offthedeepend

 

Regardless of the prevailing opinion of the league or the fantasy football community at large.

*************************

There is a scene in The Eye-Dancers where Mitchell Brant talks with Marc Kuslanski, as they brainstorm over the predicament they are in–marooned in a parallel universe.  Marc, logical and rational to the core, is looking for sound scientific solutions.  But Mitchell, more intuitive and less bound by the “book,” eschews logic and contradicts Marc at nearly every turn, infuriating his data-minded friend to no end.

parallelworldmarooned

 

Trying to explain himself, Mitchell says, “Haven’t you ever just felt something to be true?”  Against all logic, all objective analysis, has there ever been a time in your life when you knew the numbers were wrong, even when two plus two still added up to four?  Has there ever been a time when common sense screamed for you to do one thing, yet you deliberately chose the other?

2plus2

 

This is exactly what Mitchell Brant is getting at.

Going against the grain almost always elicits a strong reaction from others.  “Are you crazy?” they might say, with an eye roll or a head shake.  “Have you lost your mind?”  “Come again?  Did you just say what I thought you said?  Please say it ain’t so!”  As if refuting the counterarguments in our own mind isn’t hard enough, we are now confronted with the disbelief and disapproval of others.  It’s easy to crack at this juncture, to reign things in, get back on the well-traveled path, and return to our comfort zone.  After all, what if everyone else is right?  What if the idea we’ve come up with, the action plan we’ve decided to follow really is doomed to fail?  Conventional wisdom is conventional in part because it’s usually true, isn’t it?  The doubts seep in, the naysayers’ objections rise to a crescendo, and it is so easy to discard the idea we had once felt so passionate about.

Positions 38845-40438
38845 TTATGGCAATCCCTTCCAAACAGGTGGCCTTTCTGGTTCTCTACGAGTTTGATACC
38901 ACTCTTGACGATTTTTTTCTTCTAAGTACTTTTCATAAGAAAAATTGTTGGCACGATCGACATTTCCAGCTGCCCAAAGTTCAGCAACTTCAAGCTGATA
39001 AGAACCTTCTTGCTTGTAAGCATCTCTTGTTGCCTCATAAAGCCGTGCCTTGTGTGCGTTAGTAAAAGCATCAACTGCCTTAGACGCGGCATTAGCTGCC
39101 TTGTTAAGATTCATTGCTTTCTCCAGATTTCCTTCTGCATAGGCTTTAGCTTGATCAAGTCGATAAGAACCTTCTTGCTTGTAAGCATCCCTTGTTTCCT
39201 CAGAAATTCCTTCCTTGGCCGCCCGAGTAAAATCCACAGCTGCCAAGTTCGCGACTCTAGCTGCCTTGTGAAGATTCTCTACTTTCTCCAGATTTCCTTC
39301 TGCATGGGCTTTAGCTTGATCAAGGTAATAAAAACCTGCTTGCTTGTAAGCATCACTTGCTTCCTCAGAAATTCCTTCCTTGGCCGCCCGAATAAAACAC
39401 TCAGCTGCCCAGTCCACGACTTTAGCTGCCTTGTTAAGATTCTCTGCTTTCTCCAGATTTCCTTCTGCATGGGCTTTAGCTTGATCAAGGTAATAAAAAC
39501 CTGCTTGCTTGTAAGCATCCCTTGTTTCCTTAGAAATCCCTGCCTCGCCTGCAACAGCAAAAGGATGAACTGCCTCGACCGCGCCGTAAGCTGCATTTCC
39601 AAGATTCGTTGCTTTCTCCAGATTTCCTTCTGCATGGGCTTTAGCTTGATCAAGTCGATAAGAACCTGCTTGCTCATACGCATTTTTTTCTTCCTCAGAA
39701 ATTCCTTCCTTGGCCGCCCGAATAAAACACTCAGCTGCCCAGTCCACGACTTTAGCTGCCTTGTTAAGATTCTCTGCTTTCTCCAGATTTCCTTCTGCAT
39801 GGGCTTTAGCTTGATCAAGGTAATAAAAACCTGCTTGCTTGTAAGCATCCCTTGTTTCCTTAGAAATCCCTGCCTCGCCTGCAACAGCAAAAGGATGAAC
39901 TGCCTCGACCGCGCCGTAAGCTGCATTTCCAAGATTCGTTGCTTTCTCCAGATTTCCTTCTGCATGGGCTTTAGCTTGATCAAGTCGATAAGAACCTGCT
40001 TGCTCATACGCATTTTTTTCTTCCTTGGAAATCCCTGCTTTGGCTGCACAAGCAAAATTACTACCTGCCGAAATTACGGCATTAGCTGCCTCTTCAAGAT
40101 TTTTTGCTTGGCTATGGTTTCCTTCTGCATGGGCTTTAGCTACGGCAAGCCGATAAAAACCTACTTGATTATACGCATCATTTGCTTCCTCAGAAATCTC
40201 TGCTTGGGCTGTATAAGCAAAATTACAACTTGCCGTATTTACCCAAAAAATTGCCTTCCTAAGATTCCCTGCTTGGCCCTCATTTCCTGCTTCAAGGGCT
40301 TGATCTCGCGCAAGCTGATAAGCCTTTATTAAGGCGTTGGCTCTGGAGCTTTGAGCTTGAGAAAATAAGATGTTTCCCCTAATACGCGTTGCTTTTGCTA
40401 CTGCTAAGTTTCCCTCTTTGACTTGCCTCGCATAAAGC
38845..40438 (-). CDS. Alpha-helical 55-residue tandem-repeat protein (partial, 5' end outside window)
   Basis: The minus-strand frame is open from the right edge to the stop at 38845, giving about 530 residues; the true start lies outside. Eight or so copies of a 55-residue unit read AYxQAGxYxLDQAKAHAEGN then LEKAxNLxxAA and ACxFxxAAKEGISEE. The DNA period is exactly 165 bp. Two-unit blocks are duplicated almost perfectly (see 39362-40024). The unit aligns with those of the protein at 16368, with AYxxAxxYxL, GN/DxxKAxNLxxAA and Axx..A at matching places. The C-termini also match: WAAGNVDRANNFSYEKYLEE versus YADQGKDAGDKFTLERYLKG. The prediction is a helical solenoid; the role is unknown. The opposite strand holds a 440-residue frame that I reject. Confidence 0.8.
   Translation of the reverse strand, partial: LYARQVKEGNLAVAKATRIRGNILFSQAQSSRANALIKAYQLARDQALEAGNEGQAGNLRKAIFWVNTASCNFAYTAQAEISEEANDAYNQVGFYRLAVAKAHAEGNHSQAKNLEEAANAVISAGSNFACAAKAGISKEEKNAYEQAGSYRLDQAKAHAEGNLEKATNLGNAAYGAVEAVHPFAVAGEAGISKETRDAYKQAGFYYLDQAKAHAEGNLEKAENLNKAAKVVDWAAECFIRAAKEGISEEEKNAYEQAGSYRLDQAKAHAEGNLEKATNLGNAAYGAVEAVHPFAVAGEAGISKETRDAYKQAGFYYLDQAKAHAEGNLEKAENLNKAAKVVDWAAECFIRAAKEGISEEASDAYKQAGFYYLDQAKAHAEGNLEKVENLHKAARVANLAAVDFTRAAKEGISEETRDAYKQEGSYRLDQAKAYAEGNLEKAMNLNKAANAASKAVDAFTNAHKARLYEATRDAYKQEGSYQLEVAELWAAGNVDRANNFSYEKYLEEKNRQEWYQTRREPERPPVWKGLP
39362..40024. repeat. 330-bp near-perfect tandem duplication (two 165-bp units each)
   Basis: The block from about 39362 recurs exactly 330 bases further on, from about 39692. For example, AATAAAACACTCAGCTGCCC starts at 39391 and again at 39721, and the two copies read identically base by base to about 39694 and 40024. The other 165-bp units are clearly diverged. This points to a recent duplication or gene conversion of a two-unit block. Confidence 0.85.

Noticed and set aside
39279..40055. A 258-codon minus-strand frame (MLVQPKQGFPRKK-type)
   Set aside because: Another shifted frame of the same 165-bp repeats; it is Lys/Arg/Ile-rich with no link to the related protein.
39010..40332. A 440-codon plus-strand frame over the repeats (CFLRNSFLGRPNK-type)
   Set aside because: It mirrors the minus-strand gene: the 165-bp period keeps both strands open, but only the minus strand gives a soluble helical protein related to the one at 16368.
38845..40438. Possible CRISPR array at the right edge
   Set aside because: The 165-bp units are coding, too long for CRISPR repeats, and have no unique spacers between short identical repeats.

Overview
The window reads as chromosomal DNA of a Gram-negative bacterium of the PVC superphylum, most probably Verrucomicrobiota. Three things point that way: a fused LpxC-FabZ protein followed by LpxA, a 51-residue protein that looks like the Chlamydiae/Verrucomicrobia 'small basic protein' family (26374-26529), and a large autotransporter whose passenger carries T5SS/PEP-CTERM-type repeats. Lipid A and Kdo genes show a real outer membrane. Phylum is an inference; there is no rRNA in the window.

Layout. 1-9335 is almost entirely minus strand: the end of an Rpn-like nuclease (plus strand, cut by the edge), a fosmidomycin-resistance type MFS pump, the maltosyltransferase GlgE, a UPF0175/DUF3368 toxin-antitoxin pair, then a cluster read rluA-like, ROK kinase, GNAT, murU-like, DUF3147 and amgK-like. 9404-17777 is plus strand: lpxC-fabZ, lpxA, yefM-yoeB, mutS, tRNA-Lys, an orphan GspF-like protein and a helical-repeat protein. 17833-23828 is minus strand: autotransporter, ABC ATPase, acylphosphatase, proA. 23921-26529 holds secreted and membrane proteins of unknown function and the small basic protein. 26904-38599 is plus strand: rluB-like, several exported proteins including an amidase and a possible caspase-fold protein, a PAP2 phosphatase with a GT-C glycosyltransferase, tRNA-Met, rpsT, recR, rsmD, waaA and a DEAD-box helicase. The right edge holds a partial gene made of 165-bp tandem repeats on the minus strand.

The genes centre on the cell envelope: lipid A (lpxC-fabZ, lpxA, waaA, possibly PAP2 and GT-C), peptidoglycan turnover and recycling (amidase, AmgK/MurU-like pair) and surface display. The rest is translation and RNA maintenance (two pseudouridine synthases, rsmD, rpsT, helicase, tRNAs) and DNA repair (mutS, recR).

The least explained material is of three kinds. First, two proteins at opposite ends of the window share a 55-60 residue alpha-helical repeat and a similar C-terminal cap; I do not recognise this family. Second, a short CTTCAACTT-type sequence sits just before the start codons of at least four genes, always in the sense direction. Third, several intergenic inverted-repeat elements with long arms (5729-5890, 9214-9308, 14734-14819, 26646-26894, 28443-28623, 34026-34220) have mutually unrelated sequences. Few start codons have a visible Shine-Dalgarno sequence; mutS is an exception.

goingagainstconwisdom

 

Albert Einstein once said, “The person who follows the crowd will usually go no further than the crowd.  The person who walks alone is likely to find himself in places no one has ever seen before.”

einsteinquote

 

And Thoreau famously wrote, “If a man does not keep pace with his companions, perhaps it is because he hears a different drummer.  Let him step to the music which he hears, however measured or far away.”

waldenthoreau

 

The “different drummer” in question might be a particular job or place to live.  It might be an eccentric date or a loud tattoo, a new diet or an off-the-wall idea for a book.  It can be anything different than or apart from.

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As long as it’s uniquely your own.

*******************

When the fantasy football draft came to an end, as the sun slowly sank in the west, casting long, lazy late-summer shadows that undulated across the ground in the soft breeze, we lingered for a while, talking about everything, and nothing.  It’s a relaxing time–every year, following the draft.  There’s no reason to rush it.  But eventually, inevitably, the participants leave for home, one by one.

sunsetend

 

And before he left, my brother pulled me aside and said, “Seriously, Mike–are you deliberately trying to lose this year, though?  Your draft was crazy!”

“Like a fox,” I wanted to say, but didn’t.  All I did was smile.

foxend

 

When the season ends, we’ll see who has the last laugh.

lastlaughend

 

Thanks so much for reading!

–Mike